The centerpoints on Paul’s mind–before and after Damascus

Before or after the encounter with the Lord on the road to Damascus, Paul’s obsession–theological and personal–centered on just a few things:

  • The Law: the ritual of the law, the observance of the law;
  • The sociological function of the law: how the recipients of the law were set apart from those who did not receive the law;
  • the wall separating those with the law and those without the law;
  • the role of the Temple as the center of Jewish religion;
  • the definition of the Gentiles as polluted by their pagan rites;
  • the Gentiles as profane by living outside the law;
  • Jewish provincialism, Jewish protection of their boundaries,, Jewish purity.

These few markers drew Paul’s attention and served as focal points for his theology–both before and after meeting the Lord.

Before the encounter these defined his faith. After his calling these same issues represented the focal points that Paul saw as holding the Gospel back from the nations. He addresses these throughout his ministry, but chiefly in the Epistle to the Romans.

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Three days and blind

For three days Paul reflected and reviewed. Of that much we may be sure. Without venturing too close to speculation it is reasonable to assert four things that were on the image of his mind.

First, he could be certain that Jesus was resurrected from the dead. Second, Jesus was the Messiah, the Christ of God. Third, Jesus knew Paul, knew he was the foremost persecutor of His people. And fourth, Paul knew that Jesus forgave him.

All of a sudden the foundations of Paul’s understanding of God’s covenant were shaken. Until these three days Paul’s covenant was based on a ritual observation of the law, Temple sacrifices, circumcision, and reminders of God’s special calling of the Jews.

This special calling meant that the genealogy of Abraham, Moses, and Elijah set out the elect people of God. They were God’s chosen, and around them was a wall protecting them from intrusion and confirming the Jewish superiority, Palestinian Jewish exclusiveness.

These four revelations, even in their sketchiest elaboration, pushed aside these foundation stones of the covenant and strongly indicated a different perspective.

Even in embryonic articulation the covenant  began to take on a different shape. The resurrected Jesus was the very Son of God. He died for the propitiation for sin, just as Isaiah described His death in chapter 53. The Messiah of God came to offer forgiveness and reconciliation with the Father.

Furthermore there seemed no restriction on the sector of people receiving forgiveness. Paul, the chief of sinners, found himself the object of the grace of the cross. As that was astounding to him, that cracked the door for other surprises.

All this left many things without  the prior conclusions in his mind. The logic he was now pondering was taking him in new territory. The open questions and answers, the unclear conclusions, and the unfamiliar territory laid the groundwork for the further elucidation the Lord would bring at the end of these three days.

 

 

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In the house on the street called Straight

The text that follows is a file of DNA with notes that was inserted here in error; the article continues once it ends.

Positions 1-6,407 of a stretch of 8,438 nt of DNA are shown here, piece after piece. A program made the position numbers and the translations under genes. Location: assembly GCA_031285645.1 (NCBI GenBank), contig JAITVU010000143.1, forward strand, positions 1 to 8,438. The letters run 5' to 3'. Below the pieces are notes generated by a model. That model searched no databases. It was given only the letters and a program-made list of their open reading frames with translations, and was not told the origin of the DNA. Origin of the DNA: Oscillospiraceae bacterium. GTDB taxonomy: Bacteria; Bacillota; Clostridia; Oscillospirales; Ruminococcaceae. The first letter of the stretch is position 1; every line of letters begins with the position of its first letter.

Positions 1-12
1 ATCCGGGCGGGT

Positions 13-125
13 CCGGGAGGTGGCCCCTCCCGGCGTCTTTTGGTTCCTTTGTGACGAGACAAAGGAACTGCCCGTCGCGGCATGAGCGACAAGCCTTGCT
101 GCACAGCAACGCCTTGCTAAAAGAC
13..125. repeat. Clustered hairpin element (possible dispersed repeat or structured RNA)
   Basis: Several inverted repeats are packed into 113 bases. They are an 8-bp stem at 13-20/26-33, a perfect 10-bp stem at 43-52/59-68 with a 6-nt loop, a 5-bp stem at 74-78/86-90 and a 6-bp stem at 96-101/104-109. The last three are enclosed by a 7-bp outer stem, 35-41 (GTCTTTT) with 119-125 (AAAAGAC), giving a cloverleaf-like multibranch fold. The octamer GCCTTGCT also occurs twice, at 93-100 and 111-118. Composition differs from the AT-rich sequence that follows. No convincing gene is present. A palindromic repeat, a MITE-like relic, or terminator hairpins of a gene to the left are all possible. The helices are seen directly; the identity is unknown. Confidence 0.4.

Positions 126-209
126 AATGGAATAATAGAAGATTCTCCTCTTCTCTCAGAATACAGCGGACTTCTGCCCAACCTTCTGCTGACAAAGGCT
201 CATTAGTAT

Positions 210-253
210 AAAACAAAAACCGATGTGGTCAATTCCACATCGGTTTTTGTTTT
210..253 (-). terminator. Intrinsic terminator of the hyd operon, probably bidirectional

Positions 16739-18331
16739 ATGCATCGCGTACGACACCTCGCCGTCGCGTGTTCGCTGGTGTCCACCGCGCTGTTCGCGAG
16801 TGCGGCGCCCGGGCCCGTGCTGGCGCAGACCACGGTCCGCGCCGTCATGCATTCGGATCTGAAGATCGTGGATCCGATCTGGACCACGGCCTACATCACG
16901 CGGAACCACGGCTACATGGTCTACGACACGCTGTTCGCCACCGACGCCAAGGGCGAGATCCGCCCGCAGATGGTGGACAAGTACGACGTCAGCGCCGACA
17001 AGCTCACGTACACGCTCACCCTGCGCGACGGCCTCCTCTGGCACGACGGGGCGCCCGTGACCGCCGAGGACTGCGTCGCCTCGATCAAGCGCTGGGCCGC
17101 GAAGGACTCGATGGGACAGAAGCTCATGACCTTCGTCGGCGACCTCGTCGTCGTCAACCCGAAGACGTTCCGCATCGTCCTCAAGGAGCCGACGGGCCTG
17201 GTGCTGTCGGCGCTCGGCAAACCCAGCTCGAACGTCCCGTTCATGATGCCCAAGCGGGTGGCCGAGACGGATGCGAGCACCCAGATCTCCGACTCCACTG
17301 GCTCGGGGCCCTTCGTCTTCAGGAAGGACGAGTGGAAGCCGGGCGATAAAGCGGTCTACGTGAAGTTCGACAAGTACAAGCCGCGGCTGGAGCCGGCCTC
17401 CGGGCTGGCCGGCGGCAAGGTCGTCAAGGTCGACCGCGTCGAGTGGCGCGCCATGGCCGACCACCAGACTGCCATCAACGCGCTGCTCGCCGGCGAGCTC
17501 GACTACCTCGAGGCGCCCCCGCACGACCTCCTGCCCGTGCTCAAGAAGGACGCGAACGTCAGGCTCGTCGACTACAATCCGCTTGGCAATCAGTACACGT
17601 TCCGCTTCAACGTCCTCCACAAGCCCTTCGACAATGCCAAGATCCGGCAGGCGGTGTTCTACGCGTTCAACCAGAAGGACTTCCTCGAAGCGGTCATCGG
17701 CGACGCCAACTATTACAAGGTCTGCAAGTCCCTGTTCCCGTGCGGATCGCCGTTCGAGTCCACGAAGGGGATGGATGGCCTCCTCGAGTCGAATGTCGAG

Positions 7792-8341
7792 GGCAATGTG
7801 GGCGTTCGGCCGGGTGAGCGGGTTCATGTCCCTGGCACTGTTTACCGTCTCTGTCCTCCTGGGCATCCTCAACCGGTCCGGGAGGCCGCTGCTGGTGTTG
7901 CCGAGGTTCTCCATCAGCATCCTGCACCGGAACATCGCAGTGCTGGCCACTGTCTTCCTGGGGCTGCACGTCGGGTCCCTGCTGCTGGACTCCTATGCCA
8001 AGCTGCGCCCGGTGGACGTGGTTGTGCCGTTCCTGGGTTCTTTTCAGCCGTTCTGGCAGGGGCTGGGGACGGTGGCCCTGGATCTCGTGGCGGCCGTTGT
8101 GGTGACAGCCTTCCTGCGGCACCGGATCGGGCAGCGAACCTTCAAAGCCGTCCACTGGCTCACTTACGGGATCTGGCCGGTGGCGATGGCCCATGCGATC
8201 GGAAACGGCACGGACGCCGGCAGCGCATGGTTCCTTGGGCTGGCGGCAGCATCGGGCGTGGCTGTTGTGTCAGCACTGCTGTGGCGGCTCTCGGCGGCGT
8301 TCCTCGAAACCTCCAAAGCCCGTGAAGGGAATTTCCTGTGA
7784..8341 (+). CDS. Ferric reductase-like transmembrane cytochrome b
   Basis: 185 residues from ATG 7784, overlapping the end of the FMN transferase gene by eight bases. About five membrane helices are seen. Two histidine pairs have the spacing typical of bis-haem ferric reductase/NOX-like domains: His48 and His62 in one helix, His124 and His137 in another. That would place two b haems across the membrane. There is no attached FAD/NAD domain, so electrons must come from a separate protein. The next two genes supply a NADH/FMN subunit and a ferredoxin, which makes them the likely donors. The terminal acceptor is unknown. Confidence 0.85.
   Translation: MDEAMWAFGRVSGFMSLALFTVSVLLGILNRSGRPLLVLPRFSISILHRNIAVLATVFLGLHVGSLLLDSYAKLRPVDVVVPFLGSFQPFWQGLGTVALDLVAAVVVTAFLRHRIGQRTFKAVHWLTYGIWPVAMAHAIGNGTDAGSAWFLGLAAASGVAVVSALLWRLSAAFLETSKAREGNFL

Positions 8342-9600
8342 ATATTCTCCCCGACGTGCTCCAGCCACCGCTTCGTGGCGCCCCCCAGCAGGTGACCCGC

This will explore the externals only. We will visit the internal journey next, but for now we merely look in on the house of Judas and record what we see.

First we note the man is blind. Later the account reads that something like scales fell from his eyes. It is clear that Paul does not see anything. This man of strength of muscle as well as strength of conviction. He is blind.

Second, he eats nothing. For three days. One gets the image that he is deeply engrossed in silence. The scene does not convey chit chat, nor even conversation. A man alone, deeply engrossed in his internal surroundings.

What does he have as the bases of meditation? That much we know. here was that light, that light shining down from heaven with the intensity that could only have originated from heaven.

Then the words he heard. He reviews over and over the words he heard from Jesus. “I am Jesus.”

What does that mean? What are the consequences of truth that flow out of that declaration? Something only vaguely grasped, something about God’s Messiah, about the resurrection of Jesus.

And, “Wait, you will be told what to do.” Something else is coming. This is not just a divine lesson in truth and reality. This revelation is connected to a mission. But what mission? Surely connected to the revelation of the light, of the Messiah, Jesus.

If we had been there to observe and report, we would not have had much else to see or hear.

But inside his head… We dare to go there as far as we can and to follow his thoughts, follow the threads already present, threads that will anticipate what is to come.

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Paused…

…for recovering energy after two weeks of fatigue from “maintenance” chemo. This is clearly a case where the disease–lymphoma–has not been nearly as bad as the treatment. But then, there is some very good news in that…

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Paul hears his Lord

Well we could wish that none of us hears those first words from Jesus Christ that Paul heard: “Saul, Saul, why are you persecuting me?”

Then his question: “Who are you, Lord?” As if in the middle of a search and approaching the discovery but needing the final and full revelation.